Additional recommendations include splitting up the twelve word phrase and storing it in several different locations - such as multiple fireproof safes. Some will recommend involving others to help with memorizing the phrase - having a close trusted person manage a portion of the phrase and splitting it up amongst several people, although others swear against letting anyone else know a part or all of your seed phrase.
Another potential option for your seed phrase is to encrypt it and store it in a password manager, or store parts of it in several password managers. The bottom line is to give good care to the management of your seed phrase, and to remember that you should never be giving out your phrase over the phone, via email, or to anyone who asks. No one from BitPay will ever contact you and ask you for your twelve words.
Crypto wallet security best practices
When it comes to crypto storage, there are a few basic universal rules most crypto enthusiasts agree upon. First off, don’t keep all or most of your crypto on an exchange. If your crypto is left on an exchange, there’s the risk of the exchange getting hacked or going bankrupt. The safest place to store crypto is a non-custodial wallet like the BitPay Wallet. With a non-custodial wallet, you have complete control of your private keys.
In regards to which wallet is best, there are varying opinions on the most secure types of crypto wallets (paper wallets, hardware wallets, hot storage). One thing is certain, you should not keep all your crypto in one place, especially if you have a substantial amount. This way, should one be compromised, not everything will be lost or stolen.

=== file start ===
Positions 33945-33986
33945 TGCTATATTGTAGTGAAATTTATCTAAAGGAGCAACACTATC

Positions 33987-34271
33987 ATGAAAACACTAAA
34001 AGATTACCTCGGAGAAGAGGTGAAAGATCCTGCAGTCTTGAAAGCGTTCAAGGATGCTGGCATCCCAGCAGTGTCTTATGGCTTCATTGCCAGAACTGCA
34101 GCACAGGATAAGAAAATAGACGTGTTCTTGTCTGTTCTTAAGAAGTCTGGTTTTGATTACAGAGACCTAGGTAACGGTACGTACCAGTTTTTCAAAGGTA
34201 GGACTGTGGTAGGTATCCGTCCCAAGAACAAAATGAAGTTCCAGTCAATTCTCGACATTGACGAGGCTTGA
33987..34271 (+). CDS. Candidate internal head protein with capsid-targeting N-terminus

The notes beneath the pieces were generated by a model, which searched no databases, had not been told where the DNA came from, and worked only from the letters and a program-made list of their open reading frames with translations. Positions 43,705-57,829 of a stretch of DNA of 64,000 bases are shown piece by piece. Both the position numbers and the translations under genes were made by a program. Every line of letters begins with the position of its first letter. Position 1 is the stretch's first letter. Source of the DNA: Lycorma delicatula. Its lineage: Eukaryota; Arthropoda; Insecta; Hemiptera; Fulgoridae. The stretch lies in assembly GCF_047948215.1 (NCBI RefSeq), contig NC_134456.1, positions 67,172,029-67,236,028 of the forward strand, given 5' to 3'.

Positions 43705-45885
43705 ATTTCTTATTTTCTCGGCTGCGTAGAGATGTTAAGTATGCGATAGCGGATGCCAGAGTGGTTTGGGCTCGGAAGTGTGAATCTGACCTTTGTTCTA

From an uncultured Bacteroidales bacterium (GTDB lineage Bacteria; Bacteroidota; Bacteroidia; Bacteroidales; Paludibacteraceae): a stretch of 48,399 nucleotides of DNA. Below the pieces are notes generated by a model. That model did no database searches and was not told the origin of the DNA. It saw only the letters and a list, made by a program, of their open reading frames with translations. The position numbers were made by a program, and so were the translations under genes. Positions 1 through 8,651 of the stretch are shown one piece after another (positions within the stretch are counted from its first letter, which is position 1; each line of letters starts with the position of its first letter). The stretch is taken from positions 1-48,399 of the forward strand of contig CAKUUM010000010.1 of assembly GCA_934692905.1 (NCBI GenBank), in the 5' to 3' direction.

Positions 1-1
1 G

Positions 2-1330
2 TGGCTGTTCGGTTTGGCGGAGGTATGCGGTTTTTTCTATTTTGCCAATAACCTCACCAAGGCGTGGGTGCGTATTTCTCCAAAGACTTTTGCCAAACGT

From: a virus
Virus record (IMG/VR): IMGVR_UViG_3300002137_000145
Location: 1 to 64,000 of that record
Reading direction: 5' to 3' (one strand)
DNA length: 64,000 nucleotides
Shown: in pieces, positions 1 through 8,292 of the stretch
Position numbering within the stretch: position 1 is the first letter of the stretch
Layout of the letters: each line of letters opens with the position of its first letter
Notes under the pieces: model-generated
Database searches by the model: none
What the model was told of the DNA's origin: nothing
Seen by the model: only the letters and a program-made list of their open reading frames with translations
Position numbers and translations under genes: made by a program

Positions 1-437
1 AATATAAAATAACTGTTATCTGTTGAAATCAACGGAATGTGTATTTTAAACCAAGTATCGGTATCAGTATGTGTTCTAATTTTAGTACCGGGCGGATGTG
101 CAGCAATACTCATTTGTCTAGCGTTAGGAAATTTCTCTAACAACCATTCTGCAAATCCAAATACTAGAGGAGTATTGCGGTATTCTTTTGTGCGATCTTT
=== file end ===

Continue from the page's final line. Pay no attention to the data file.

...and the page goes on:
Another important factor for anyone in the crypto space is to really get to know and understand how crypto is stolen. Crypto transactions are irreversible - double-checking the wallet address and making sure no one has access to your private keys are essential. Many crypto thefts come from well-targeted scams with sophisticated bait &and switch links.
Safely store assets in BitPay’s non-custodial wallet with industryleading security
Keep your personal information personal
Be conscious of the information you’re giving out, either intentionally or unintentionally, especially on social media. For example, when checking in on social media, if you’re stating that you’re at a specific location, you’re also letting someone know you’re not at home, opening yourself up to the possibility of burglars.
Many social media games involve giving out security question answers (‘enter the street you grew up on and your first model of car to find out which kind of pasta you are’) so the best advice here is to avoid engaging with these all together.
When downloading new software or apps, make sure you know where they’re coming from. Ideally, go to the app store directly, or the company’s official website. Sometimes, a quick Google of the program or app you’re looking for will lead you to a spammy site, which could result in malware getting installed on your device.
Also, when downloading an app, it’s always good to check the permissions the app is requesting. If an app with a simple purpose, such as a timer, wants access to all other apps, locations, contacts and photos, this might signal a concern. If you can afford it, have a separate device for your banking and financials to minimize the chances of getting compromised.
Generally speaking, it’s good to avoid advertising that you have a lot of crypto. Even if you are very cautious, hackers get more and more sophisticated by the day, and publicly stating that you have crypto makes you an easy target.
Overall, when it comes to cybersecurity and securing your crypto, the single most important thing is to always be alert and diligent. Hackers are perpetually becoming more and more sophisticated, especially in the crypto space. There’s always a new scam, and no one wants to be patient zero. Using secure buying and storage tools, in addition to being security-minded and having overall good security practices in place across the board, are essential for crypto holders.